The OS X System Preferences Sound window provides settings to choose ONE for Mac sound input and output and control ONE’s input/output parameters. If you didn’t choose ONE for Mac sound I/O in step 3 of the Quickstart guide, you may do so in this window.
1. Choose Apple > System Preferences and click Sound.
2. Click Output.
3. In the devices list, select an operating characteristic for ONE’s output:
Select ONE: Stereo when connecting to headphones, powered speakers, a mixing console or a home stereo.
Select ONE: Amp when connecting to an instrument amplifier.
4. Set ONE’s output level with the Output volume slider.
5. Click Input
6. In the devices list, select the active ONE input:
Select ONE: Int Mic to use the internal mic;
Select ONE: Ext Mic to use a mic connected to the breakout cable’s (XLR) input;
Select ONE: Ext 48V Mic to use a phantom-powered mic connected to the input;
Select ONE: Inst, to use an instrument connected to the input.
7. Set ONE’s input gain with the Input volume slider.
ONE for Mac (first generation) offers a choice of two sample rates, 44.1kHz or 48kHz. So, what’s the best sample rate to record your project at? It’s a good idea to avoid unecessary sample rate conversion stages, so the answer is determined by the sample rate of media on which you plan to distribute your recording. If the final distirbution media is CD, record at 44.1kHz. If the media is video or TV, most often 48 kHz is the best choice. If you’re part of a larger production chain, and aren’t sure, ask whomever is responsible for assembling the final product - they’ll undoubtedly appreciate the forethought.
ONE for iPad & Mac (second generation) offers a choice of four sample rates: 44.1kHz, 48 kHz, 88.2kHz or 96kHz.
The top panel level meter displays either the input or output level, depending on the encoder selection. When an input has been selected, the signal level after the application of input gain is displayed. When the output has been selected, the signal level after the output level control is displayed.
The OS X utility Audio MIDI Setup provides settings to choose ONE for Mac sound input/ output and control ONE’s parameters. To open Audio MIDI Setup, choose Applications > Utilities > Audio MIDI Setup.
Selecting ONE for Mac Sound Input/Output
1 Select ONE in the Default Input menu. 2 Select ONE in the Default Output. 3 Leave System Output set to Built-In Audio to send OS X alert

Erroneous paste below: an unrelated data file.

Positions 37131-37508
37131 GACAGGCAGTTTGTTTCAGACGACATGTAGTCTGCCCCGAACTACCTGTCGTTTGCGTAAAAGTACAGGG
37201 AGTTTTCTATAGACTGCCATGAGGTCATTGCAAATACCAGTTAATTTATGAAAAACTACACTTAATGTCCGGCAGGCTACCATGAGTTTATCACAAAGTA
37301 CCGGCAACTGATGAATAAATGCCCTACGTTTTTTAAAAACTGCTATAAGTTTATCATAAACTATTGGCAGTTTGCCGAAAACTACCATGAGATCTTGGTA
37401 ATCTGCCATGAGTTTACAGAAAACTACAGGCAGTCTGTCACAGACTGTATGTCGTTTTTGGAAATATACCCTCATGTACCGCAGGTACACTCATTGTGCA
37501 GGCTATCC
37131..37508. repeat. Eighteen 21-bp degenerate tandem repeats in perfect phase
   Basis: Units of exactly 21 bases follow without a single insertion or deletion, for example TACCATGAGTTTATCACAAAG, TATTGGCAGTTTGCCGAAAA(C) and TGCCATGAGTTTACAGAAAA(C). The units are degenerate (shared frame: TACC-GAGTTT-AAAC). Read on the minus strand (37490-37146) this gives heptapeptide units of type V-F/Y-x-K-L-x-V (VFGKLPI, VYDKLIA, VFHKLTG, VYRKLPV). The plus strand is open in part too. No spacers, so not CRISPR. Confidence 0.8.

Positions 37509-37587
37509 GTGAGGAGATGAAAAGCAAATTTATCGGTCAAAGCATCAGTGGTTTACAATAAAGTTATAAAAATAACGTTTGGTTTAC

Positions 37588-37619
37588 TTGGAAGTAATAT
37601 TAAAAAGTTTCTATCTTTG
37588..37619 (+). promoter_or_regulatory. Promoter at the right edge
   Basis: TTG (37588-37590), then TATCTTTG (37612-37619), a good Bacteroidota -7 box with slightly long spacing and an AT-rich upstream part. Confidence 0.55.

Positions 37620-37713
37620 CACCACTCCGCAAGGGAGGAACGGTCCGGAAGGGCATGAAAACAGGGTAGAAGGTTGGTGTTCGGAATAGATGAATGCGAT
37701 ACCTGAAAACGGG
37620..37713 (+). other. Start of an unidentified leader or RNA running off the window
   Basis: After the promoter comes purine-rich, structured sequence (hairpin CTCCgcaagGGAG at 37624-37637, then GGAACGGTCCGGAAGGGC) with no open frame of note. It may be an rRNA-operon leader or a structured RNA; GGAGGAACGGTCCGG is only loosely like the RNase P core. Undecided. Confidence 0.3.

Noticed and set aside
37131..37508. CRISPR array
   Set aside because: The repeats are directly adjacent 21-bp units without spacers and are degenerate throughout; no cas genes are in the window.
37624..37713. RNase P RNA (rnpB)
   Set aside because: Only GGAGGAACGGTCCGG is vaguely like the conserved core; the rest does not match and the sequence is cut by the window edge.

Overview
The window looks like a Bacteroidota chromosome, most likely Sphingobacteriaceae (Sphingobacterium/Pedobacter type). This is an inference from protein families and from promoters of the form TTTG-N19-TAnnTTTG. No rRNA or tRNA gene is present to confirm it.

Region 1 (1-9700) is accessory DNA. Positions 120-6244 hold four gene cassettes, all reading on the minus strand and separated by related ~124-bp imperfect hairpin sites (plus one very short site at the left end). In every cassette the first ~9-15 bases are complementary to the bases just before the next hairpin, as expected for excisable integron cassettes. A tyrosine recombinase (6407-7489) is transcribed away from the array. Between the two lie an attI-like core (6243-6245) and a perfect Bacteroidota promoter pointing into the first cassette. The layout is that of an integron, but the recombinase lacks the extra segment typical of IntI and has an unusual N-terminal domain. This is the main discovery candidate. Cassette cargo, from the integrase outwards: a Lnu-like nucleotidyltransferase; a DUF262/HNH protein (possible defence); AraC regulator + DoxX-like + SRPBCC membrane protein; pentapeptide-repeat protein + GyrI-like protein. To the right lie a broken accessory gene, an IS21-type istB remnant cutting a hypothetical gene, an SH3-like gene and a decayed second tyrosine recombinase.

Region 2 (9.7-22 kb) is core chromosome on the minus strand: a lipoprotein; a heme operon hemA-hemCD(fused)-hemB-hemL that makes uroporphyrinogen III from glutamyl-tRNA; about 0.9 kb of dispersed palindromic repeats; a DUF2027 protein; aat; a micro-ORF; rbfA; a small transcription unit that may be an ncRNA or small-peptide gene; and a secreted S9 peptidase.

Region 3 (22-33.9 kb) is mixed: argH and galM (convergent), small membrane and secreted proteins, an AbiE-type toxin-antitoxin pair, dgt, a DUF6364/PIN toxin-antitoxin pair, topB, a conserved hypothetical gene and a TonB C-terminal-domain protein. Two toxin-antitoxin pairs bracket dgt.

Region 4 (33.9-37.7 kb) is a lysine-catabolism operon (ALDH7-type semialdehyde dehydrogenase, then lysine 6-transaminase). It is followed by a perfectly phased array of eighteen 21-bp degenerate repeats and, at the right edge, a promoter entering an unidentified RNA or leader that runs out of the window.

sounds and user interface sound effects via the Mac’s built-in speakers.
When Input is set to Ext 48V Mic, a red LED above the LED lights to indicate the presence of 48 volt phantom power on the breakout cable’s XLR connector. This voltage is necessary to power condenser mics.
Once your microphone or instrument is connected, your audio software is configured and you’ve created a new recording track, just how do you set the input gain for a proper recording level in your audio software? There’s no simple answer, but with a few guidelines and a bit of experience, you’ll master this.
Ideally, the input gain should be set so that when the input signal is at its loudest, the level in audio software (or in Maestro) is just below maximum without lighting the Over indicator.
In reality, it’s unlikely that you’ll be able to guess just the right gain setting to accomplish this - when your gain is too low, the signal never gets close to maximum and when your gain is too high, a digital Over may occur. Now, with a 24-bit system (such as ONE), the noise floor is so low that there’s no real penalty for undershooting the gain setting and recording at a lower level. There IS a penalty
for overshooting the gain setting - a digital Over that results in significantly increased distortion. Thus, it’s better to work with a recording level that’s a bit too low than a level that’s a bit too high.
Just how much to undershoot the gain setting is determined by the nature of the sound being recorded. As a general rule, instruments such as bass and organ have a more consistent level than percussive instruments, such as a tamborine, and may be recorded at a higher level. Also, the performer’s skill and playing style can dictate more or less caution when setting levels. As you gain experience, you’ll be able to more accurately set a good recording level while avoiding digital overs.
ONE operates at a sample rate of 44.1kHz or 48kHz . In most cases the sample rate is set by the audio application with which ONE is streaming audio. For example, when working with GarageBand, ONE’s sample rate is automatically set to 44.1kHz, to match the GarageBand song’s sample rate. For those audio applications that don’t include a sample rate selection, such as Apple’s iTunes, ONE’s sample rate may be selected in either Format menu under Audio Input or Audio Output.
To set the gain (i.e the recording level) of ONE’s active input, click the encoder until the input LED or lights. Now, turn the encoder until the desired recording level is obtained (as seen in your recording software).
To select another input as the active input, open a software control panel (either Apogee Maestro, Audio MIDI Setup, or the GarageBand/Logic control panel) and select the desired input, as described on the following pages.